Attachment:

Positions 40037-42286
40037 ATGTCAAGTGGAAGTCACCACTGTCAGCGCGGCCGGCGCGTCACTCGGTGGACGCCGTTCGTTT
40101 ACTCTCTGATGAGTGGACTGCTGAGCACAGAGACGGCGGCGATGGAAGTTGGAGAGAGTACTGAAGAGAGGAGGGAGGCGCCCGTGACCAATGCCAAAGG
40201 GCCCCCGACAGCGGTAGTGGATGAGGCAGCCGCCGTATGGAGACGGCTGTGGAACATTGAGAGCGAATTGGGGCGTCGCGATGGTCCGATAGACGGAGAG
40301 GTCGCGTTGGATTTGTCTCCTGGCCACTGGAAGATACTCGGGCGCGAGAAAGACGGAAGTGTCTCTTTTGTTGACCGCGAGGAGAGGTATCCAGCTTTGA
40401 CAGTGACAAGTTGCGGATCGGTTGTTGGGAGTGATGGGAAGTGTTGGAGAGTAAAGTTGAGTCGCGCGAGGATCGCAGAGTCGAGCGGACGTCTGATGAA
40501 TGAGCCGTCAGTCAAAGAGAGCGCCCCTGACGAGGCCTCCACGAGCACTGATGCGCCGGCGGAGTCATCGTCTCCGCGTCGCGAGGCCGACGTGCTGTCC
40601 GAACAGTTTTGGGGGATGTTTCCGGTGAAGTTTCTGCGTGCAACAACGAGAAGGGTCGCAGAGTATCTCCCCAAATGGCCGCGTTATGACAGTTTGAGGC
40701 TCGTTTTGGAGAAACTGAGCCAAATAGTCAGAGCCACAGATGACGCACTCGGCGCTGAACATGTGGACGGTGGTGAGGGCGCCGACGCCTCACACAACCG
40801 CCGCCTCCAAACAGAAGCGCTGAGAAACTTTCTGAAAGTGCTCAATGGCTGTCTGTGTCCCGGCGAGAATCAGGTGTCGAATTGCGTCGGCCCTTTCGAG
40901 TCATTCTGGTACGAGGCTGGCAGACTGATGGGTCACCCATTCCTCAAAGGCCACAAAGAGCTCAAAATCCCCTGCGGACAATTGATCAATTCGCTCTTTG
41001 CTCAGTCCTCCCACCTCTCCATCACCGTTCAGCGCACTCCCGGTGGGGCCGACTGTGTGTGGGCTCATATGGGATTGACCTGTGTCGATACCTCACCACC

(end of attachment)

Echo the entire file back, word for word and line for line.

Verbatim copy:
Positions 40037-42286
40037 ATGTCAAGTGGAAGTCACCACTGTCAGCGCGGCCGGCGCGTCACTCGGTGGACGCCGTTCGTTT
40101 ACTCTCTGATGAGTGGACTGCTGAGCACAGAGACGGCGGCGATGGAAGTTGGAGAGAGTACTGAAGAGAGGAGGGAGGCGCCCGTGACCAATGCCAAAGG
40201 GCCCCCGACAGCGGTAGTGGATGAGGCAGCCGCCGTATGGAGACGGCTGTGGAACATTGAGAGCGAATTGGGGCGTCGCGATGGTCCGATAGACGGAGAG
40301 GTCGCGTTGGATTTGTCTCCTGGCCACTGGAAGATACTCGGGCGCGAGAAAGACGGAAGTGTCTCTTTTGTTGACCGCGAGGAGAGGTATCCAGCTTTGA
40401 CAGTGACAAGTTGCGGATCGGTTGTTGGGAGTGATGGGAAGTGTTGGAGAGTAAAGTTGAGTCGCGCGAGGATCGCAGAGTCGAGCGGACGTCTGATGAA
40501 TGAGCCGTCAGTCAAAGAGAGCGCCCCTGACGAGGCCTCCACGAGCACTGATGCGCCGGCGGAGTCATCGTCTCCGCGTCGCGAGGCCGACGTGCTGTCC
40601 GAACAGTTTTGGGGGATGTTTCCGGTGAAGTTTCTGCGTGCAACAACGAGAAGGGTCGCAGAGTATCTCCCCAAATGGCCGCGTTATGACAGTTTGAGGC
40701 TCGTTTTGGAGAAACTGAGCCAAATAGTCAGAGCCACAGATGACGCACTCGGCGCTGAACATGTGGACGGTGGTGAGGGCGCCGACGCCTCACACAACCG
40801 CCGCCTCCAAACAGAAGCGCTGAGAAACTTTCTGAAAGTGCTCAATGGCTGTCTGTGTCCCGGCGAGAATCAGGTGTCGAATTGCGTCGGCCCTTTCGAG
40901 TCATTCTGGTACGAGGCTGGCAGACTGATGGGTCACCCATTCCTCAAAGGCCACAAAGAGCTCAAAATCCCCTGCGGACAATTGATCAATTCGCTCTTTG
41001 CTCAGTCCTCCCACCTCTCCATCACCGTTCAGCGCACTCCCGGTGGGGCCGACTGTGTGTGGGCTCATATGGGATTGACCTGTGTCGATACCTCACCACC